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Diagnosing any noise issues in your equipment can be time-consuming and difficult to diagnose, and determining whether noise is coming from the gearbox within your system can be even more difficult without sophisticated vibration measurement tools. However, some general guidelines are as follows:

High Pitch Whine Noise

Gear noise from deteriorating gear set is usually a high pitch “whine”. This whine is generated by the tooth meshing frequency. For example, an input gear with 30 teeth running at 1800 RPM would have a meshing frequency of 900 HZ. Compare this to the shaft rotation frequency of only 30 HZ (1800/60)

Growl Noise

Bearings rotate at input shaft speed or some increasing or decreasing multiple.  The rotation frequency of the shaft is several orders of magnitude below the gear mesh frequency. Therefore, then noise produced by bearings as they fail is closer to a “growl” or at least a frequency much lower than gear mesh frequency.  In the advanced stages of failure, the balls or rollers may slide producing a screech.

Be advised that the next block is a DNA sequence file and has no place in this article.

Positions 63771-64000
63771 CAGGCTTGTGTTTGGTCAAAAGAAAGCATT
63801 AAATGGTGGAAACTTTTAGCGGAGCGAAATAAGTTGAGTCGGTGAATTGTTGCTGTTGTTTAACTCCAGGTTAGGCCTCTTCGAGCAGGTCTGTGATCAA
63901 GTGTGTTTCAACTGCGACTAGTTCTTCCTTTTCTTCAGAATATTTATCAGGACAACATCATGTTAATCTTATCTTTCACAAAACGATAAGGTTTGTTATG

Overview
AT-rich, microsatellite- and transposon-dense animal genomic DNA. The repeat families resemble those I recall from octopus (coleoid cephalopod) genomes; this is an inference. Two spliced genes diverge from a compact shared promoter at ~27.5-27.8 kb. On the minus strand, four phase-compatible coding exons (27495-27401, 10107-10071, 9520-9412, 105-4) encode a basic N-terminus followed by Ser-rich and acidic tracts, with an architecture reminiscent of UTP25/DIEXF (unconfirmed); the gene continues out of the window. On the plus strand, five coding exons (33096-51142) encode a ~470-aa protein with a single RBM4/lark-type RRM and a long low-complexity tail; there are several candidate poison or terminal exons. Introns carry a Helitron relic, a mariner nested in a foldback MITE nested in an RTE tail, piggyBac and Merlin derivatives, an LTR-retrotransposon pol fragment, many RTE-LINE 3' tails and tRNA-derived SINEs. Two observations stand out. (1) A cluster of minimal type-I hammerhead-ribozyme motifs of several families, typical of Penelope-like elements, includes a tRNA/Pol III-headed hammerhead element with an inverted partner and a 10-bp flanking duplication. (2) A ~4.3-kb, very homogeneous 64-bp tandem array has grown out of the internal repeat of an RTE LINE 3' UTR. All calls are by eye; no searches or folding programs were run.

Pinpointing Noise

Pinpointing the noise is easier said than done, especially on systems without torsionally tuned couplings.  Noise transfers via shafts and other rigid members, and often sounds as though it is coming from a gearbox when it may actually be transmitted there from another source.  A “listening rod” may be used to help locate the noise. Troublesome bearings usually generate excessive heat. Look for hot spots on the gearbox.

When it comes to finding out why there is noise in your equipment, don’t be certain that the gearbox is the culprit.  Take the time to follow the general guidelines to get you started on the right path.